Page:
I’ve gotten a lot of inspiring ideas and great garden techniques from Sydney Eddison over the years. She’s given me all kinds of ways to use color, combine plants and minimize garden maintenance. But one of her best ideas was also the simplest. Once when I was fretting about a garden Open Day, she said to just make sure the edges are crisp. “If the edges look good,” she said, “you can get away with a multitude of sins.” And you know what? She’s right. It doesn’t even have to be any kind of traditional edge, as her margin of lamb’s ears shows.
One of the primary structural aspects of almost any garden is the shape of its beds and borders, and nothing better defines those shapes than the lines that give them a sense of order. They are, so to speak, the border’s border. So, to tweak those lines is to reinforce those fundamental forms. And using some kind of consistent edge throughout the garden helps to impose a sense of unity to the overall garden. These bricks add so much to the structure of this whimsical scene at Bob Dash’s Madoo onLong Island.
In my own garden, all the beds are edged with stone. I kind of borrowed the idea from Nancy Britz’s garden, above. It was really never my intent at the outset, but around here you can’t dig a hole without hitting rock, and as the beds of emerged from the property’s primordial chaos, the piles of stone grew. And grew. And grew. I had to find something to do with them. The choices were simple-either haul them off somewhere, or find a way to use them more in less in situ. The latter option seeming less labor intensive. I started using those stones to edge the beds, paths and ultimately just about anything that had form. At first I sometimes doubted the wisdom of my decision, but no longer. It provides a kind of primitive rustic touch that’s in keeping with the spirit of the garden. It’s not maintenance free-weed whacking is definitely a chore. It takes longer to do that than it does to mow the lawn. But it’s easier than maintaining a spade-cut edge, like the razor-cut one at Raymond Hagel’s Westport, Ct garden (below), that’s for sure.
Whatever the edge, keeping it crisp will provide a quick clean up for that garden–and easily distract viewers from a few weeds and such. In fact I ‘ve learned the swiftest way to make the garden look good and to emphasize its overall form is to address the edges and to make the paths between them immaculate. Really, all I’m doing is sharpening the lines and defining the forms. But it works wonders. Let’s look at some edges.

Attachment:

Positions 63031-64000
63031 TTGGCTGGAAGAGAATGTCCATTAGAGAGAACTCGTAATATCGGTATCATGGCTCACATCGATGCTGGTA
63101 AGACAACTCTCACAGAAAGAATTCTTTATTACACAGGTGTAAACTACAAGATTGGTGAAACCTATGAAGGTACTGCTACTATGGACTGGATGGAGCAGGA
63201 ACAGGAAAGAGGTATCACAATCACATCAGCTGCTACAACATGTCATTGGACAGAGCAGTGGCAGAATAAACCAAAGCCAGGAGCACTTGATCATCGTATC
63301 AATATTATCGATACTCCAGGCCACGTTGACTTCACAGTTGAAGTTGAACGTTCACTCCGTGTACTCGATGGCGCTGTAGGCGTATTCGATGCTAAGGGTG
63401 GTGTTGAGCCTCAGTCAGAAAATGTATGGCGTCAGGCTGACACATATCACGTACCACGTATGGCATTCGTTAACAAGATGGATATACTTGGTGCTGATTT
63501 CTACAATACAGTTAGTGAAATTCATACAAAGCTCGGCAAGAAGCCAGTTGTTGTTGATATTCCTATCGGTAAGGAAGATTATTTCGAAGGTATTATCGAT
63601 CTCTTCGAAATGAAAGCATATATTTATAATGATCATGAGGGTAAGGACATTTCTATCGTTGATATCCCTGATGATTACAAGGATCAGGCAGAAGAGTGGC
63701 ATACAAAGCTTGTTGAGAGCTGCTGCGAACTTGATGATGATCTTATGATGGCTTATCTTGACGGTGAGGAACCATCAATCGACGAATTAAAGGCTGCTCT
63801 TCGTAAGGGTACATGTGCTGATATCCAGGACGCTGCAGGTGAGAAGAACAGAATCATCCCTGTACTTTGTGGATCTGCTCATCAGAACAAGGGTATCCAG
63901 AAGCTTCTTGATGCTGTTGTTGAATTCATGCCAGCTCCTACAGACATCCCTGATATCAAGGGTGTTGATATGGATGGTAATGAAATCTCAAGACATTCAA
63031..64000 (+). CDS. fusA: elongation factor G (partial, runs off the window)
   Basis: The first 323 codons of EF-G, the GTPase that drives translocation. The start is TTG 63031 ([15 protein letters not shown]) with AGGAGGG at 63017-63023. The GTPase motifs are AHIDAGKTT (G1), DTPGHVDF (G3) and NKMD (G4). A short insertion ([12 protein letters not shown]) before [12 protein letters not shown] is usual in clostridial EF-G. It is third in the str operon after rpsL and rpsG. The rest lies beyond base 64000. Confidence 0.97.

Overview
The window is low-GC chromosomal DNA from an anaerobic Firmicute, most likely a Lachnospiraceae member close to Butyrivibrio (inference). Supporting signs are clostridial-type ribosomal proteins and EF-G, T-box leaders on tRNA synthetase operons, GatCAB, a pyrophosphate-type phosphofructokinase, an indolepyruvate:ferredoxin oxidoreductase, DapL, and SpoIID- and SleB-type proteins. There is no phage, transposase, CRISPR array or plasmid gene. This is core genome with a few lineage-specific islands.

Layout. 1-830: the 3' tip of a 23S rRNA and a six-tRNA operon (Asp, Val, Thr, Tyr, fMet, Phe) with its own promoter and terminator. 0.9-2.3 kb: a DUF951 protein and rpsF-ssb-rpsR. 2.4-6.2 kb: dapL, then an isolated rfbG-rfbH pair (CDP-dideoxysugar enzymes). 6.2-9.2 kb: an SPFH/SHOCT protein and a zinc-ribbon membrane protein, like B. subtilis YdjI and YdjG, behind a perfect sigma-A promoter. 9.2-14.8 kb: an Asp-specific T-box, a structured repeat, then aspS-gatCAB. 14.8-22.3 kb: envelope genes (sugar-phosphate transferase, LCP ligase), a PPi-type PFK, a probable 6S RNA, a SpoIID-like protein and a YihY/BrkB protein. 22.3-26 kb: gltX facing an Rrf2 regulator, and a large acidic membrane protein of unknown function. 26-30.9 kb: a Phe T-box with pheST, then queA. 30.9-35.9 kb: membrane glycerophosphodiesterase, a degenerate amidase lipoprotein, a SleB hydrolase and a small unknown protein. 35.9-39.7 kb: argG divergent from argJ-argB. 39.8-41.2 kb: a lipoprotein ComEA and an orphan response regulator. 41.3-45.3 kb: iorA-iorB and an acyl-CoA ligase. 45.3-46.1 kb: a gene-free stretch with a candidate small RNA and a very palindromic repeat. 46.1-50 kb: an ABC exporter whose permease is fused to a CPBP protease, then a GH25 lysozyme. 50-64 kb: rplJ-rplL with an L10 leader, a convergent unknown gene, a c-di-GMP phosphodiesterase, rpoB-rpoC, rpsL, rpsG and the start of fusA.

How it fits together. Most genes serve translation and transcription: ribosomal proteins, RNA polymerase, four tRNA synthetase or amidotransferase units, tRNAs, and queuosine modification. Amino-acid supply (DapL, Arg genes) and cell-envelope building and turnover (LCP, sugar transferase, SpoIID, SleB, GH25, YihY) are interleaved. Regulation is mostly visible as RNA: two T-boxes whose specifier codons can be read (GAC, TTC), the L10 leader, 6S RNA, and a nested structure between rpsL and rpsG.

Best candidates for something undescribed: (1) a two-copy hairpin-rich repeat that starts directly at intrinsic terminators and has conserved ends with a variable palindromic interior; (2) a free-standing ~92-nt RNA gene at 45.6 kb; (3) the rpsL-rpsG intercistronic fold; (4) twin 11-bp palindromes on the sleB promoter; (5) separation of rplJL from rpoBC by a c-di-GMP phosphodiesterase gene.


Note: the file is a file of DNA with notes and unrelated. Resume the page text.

Belgian block works especially well as an edge for paved areas. I used it for a garden I did at a local school; Sue Webel used it along a patio at her Wethersfield, Ct garden. Block is a pricey option, but it is nice and solid. Very solid. And it underscores the basic advantage, labor-wise, of most kinds of edging–once it’s in the ground, it’s in for good, and the materials are very unlikely to require any further attention.
Flexible plastic or metal edging, once installed, keeps an area looking good and requires virtually no maintence. An even easier variation is to edge that edge with a row of reclining brick pavers to create a mowing edge, a track for the lawnmower’s wheels. Yahoo! No weed whacking! These scenes are from Les and Monique Anthony’s Wallingford, Ct garden–I posted about it earlier at Clatter Valley.
Lastly, a couple cool and different edgings from that font of innovative design, Naumkeag, Fletcher Steele’s masterpiece in the Massachusetts Berkshires. Love the bluestone edges and the old roofing tile edges, both in the Oriental garden there. It’s an edgy place–in the very best ways.